Irish Firms Worried About Brexit Impact

3rd March 2016

Posted In: FYI

Almost half of Irish business people believe that a British exit from the European Union would have a negative impact on their business, according to a survey by the Dublin Chamber of Commerce.

The findings were announced at a special briefing held this morning by Dublin Chamber and Eversheds which explored the potential implications of a Brexit for Ireland.

In the survey, Dublin Chamber asked 308 businesses how they felt a Brexit would affect their operations, with just shy of 1 in 2 firms predicting that it would have either a negative (37%) or very negative (10%) impact. One in 20 respondents said they thought a British exit would have positive or very positive consequences for their business. The remaining 48% of those polled anticipated a neutral impact.

The survey, carried out in the second week of February, included a mix of companies who both do and do not currently carry out business in the UK. Interestingly, of those companies who said they don’t do business in the UK, around one third said they would expect a Brexit to have a negative or very negative impact on their business. Just 5% of companies with no direct exposure to the UK anticipated a positive impact. Three out of 5 (62%) predicted no change for their company.

According to Gina Quin, CEO, Dublin Chamber: “A British exit from the EU would obviously have negative knock-on effects for Ireland, given the close economic ties between us. Finance ministers from the world’s leading economies have warned of a “shock” to the global economy if the UK leaves the EU. Last weekend we saw finance ministers from the G20 countries warning of a shock to the global economy if the UK leaves the EU. Ireland is likely to feel the waves of any such shock given the amount of trade which goes on between the two states.”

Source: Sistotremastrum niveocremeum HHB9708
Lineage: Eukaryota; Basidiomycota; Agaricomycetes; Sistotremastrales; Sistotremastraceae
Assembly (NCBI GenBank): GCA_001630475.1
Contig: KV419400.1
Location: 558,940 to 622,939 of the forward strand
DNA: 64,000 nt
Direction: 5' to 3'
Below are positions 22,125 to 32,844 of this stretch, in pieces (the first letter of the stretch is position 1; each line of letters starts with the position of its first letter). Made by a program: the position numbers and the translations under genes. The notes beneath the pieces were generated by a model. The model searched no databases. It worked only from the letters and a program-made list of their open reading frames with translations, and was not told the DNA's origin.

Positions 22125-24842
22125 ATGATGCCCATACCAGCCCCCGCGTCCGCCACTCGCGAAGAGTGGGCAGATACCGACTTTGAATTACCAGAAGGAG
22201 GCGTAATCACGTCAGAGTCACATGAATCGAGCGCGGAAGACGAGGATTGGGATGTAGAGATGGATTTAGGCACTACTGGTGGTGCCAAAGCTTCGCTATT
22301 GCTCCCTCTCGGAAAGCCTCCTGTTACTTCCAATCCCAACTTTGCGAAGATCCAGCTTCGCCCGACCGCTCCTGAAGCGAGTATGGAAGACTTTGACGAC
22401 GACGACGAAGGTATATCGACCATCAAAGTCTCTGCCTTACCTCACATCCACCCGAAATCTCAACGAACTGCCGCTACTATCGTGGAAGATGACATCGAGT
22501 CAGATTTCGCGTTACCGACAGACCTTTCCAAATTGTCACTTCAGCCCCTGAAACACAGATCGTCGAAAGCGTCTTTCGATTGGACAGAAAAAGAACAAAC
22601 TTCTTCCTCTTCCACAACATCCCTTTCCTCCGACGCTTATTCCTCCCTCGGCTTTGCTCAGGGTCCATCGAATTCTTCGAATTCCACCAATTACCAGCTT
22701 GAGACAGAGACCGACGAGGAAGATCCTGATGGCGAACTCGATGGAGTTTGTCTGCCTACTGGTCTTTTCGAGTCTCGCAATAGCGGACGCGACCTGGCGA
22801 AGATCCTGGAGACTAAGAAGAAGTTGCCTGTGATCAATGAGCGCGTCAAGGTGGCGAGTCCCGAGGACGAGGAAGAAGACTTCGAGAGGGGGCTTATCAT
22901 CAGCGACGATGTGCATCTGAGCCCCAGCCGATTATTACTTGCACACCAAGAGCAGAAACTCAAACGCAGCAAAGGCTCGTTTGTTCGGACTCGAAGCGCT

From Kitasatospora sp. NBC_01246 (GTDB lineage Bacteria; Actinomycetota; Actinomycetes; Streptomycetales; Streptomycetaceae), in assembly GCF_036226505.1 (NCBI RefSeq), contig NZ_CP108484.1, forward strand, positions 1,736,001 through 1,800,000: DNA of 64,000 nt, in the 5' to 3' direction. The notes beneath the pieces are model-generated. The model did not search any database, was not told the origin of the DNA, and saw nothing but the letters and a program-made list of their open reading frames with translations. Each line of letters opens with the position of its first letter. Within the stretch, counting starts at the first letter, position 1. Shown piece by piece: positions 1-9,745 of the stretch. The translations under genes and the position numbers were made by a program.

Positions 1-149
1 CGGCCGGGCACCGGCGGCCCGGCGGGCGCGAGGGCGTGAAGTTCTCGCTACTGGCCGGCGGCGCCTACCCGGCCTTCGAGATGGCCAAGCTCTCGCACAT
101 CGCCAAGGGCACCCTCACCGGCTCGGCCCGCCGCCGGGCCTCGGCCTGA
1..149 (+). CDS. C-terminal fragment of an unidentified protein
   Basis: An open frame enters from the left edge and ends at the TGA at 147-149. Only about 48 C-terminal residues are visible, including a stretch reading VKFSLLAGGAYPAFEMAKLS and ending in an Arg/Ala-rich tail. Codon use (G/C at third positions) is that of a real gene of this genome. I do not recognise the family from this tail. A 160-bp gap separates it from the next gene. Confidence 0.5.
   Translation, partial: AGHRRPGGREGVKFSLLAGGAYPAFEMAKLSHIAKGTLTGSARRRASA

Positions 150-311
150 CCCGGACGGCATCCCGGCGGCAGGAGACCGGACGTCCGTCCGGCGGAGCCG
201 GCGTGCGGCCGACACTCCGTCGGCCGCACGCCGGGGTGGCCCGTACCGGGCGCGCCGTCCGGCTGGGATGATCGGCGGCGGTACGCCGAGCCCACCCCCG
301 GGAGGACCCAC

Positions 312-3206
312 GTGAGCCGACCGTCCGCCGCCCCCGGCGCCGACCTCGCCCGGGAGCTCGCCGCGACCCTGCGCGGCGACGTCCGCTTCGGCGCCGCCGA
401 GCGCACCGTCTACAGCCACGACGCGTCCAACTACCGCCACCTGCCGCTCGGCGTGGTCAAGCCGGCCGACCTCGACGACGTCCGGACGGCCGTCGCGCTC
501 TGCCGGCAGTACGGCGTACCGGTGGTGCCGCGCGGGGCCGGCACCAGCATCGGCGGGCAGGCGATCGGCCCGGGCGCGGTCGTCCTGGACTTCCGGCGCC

Ms Quin added: “Although difficult to quantify what the full macro-economic effects of a Brexit would be, this survey shows that Irish businesses are concerned about the potential impacts. The UK market is particularly important  for Irish exporters and trade between Ireland and Britain has soared over the past 20 years. Both markets are very reliant one another: one sixth of Ireland’s exports, worth around €600m per week, go to the UK, while Ireland was the UK’s seventh biggest trading partner in 2015.”

Speaking at the event, law firm Eversheds said it was already working with companies in Ireland to prepare for a potential Brexit. According to Ros Kellaway, Partner, Eversheds: “Brexit could have different implications for different firms. We are working with a number of firms to create contingency plans in the event that the UK does leave the EU.”